Shortly after our mutual friend Dr. Kwame Appiah-Poku introduced us, which I now believe was plainly preordained, Aba and I finally met in person on July 1, 1961, at a ball held at Battersea Town Hall in London to commemorate Ghana's first anniversary as a republic.


Aba had recently graduated from Edinburgh's nursing school and was headed to Oxford University's Radcliffe Infirmary to study midwifery. I had recently passed my bar examinations at Lincoln's Inn in London, and I was off to Exeter College in Oxford.

My lovely Aba struck me as a gentle and well-mannered woman at first, and after a year of getting to know one another and courting, we both realised how much we appreciated each other's presence. We shared similar social inclinations and had similar cultural choices in music, art, and movies. We so made the decision to get married, which we did on September 8, 1962, at Brompton Oratory in Knightsbridge, London.


On September 6, 1963, Chief, our first boy, came to live with us. By the middle of 1964, soon after

After graduating from Oxford University and starting our individual careers, we relocated to London. Nana Ama, our first daughter and second child, was born in London's Golders Green on November 29, 1964.

However, we made the decision to go back to Ghana because of the intense pressure we received from my relatives in Kumasi.

I became a junior attorney in Okomfo Anokye Chambers in January 1965, shortly after our return to Kumasi, under the senior partnership of Victor Owusu. Later, Aba became a nurse and midwife in the hospital affiliated with Kwame Nkrumah University. Not too long later, on November 4, 1965, Aba and I welcomed Saah, our third child, into our quickly expanding family.

Agyekum, our fourth child, was born on February 16, 1968. I had already become entangled in the web of public service by the time he came. In 1967, I was selected as the city manager and top legal officer of Kumasi, Ghana's second city. That marked our introduction to Ghanaian civic and public life.

Aba had a self-assured demeanour that made her blend in wherever we went and enabled her to handle even the most difficult situations.

I was elected to the Second Republic's Parliament in 1969, representing the Ashanti Region's Atwima Nwabiagya. Under the leadership of the late Professor Kofi Abrefa Busia, I was also appointed as Ghana's Deputy Minister of Foreign Affairs. Our little family was forced to move from Kumasi to Accra as a result. To my delight, Aba adapted to our new environment of a life in national politics and diplomacy with ease and confidence. She truly seemed to be enjoying the trip.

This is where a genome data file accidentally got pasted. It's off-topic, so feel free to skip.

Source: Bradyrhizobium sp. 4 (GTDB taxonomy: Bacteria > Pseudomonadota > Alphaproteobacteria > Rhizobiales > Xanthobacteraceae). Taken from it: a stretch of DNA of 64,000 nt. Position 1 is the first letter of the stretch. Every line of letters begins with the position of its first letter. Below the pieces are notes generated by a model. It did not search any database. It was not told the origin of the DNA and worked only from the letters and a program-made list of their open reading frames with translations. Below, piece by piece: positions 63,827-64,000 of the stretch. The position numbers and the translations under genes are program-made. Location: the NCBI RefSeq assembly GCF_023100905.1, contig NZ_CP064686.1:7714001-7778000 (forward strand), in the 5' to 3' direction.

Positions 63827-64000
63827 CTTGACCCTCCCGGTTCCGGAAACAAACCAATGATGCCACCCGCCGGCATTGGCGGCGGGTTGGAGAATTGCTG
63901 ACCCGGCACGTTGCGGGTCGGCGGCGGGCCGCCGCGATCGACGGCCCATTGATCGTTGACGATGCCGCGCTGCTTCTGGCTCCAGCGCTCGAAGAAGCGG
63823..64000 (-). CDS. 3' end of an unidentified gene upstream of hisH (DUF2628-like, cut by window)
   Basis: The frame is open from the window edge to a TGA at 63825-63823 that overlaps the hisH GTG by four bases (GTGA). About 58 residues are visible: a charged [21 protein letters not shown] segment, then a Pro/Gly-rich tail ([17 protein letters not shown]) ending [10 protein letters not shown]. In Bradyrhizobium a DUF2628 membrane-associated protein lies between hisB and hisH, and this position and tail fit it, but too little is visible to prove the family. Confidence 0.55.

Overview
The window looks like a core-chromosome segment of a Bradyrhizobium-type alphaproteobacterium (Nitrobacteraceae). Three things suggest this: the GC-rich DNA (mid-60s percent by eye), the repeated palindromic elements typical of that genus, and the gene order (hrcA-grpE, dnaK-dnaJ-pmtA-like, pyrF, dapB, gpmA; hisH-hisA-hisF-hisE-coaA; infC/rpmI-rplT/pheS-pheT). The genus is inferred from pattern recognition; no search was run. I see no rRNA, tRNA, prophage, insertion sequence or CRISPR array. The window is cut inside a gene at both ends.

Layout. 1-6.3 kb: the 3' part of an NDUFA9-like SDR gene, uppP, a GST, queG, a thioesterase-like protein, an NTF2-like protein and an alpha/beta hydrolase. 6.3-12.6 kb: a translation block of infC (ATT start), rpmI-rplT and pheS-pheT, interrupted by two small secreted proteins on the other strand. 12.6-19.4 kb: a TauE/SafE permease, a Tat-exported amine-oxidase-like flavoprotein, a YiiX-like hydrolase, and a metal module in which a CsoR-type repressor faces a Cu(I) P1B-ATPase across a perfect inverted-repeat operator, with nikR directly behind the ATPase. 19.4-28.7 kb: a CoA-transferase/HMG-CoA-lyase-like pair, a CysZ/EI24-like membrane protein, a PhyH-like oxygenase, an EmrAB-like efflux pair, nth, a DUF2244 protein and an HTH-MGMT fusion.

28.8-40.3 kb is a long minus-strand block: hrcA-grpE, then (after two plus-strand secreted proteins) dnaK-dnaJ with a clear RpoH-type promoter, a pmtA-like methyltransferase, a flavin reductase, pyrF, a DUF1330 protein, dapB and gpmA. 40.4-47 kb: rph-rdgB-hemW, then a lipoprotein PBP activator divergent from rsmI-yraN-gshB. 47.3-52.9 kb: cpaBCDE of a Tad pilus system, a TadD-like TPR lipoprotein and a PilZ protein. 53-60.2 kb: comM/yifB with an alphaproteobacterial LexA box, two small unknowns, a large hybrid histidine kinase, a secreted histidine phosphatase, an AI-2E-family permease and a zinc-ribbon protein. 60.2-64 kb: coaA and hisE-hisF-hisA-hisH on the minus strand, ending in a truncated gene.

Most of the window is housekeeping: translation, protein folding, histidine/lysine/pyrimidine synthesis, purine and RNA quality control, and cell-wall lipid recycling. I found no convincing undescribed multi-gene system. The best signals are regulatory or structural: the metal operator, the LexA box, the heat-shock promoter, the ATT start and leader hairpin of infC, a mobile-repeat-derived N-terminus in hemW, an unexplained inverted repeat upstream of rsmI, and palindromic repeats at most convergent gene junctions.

Aba and I were both in our early thirties, and between 1969 and 1971, our lives seemed to be going well. 

Aba and I were both in our early thirties and between 1969 and 1971, our lives seemed to be going well. However, everything was to come to an abrupt and startling end on January 13, 1972, when nearly every government official was taken into custody and we were imprisoned.

Our universe had collapsed.

54 of us, including cabinet ministers, junior ministers, and some members of parliament, would spend a minimum of 12 to 15 months in prison each after first enduring nearly eight weeks of being denied contact with family or the outside world while housed at Ussher Fort prison. To my surprise, this angel of a lady would endure the hardship of parenting five kids by herself. On June 16, 1972, while I was away, Aba gave birth to our fifth and last child, Kofi, as a single parent. Our family was in fact saved by her tough and incredibly disciplined demeanour.

My life is now completely empty, Aba, but I find comfort in the many mercies and blessings the good Lord has bestowed upon us during our 62-year journey. These include living a long life, having lovely children, 14 amazing grandchildren, serving our country together as a team, having loving extended families, and having a global network of friends.

I am incredibly grateful to the Almighty God for bestowing upon me you as my life companion. As the Apostle Paul once said, "You have fought the good fight, you have finished the race, and you have kept the faith." Aba, you have earned your well-deserved rest. You are now going to receive the crown of righteousness.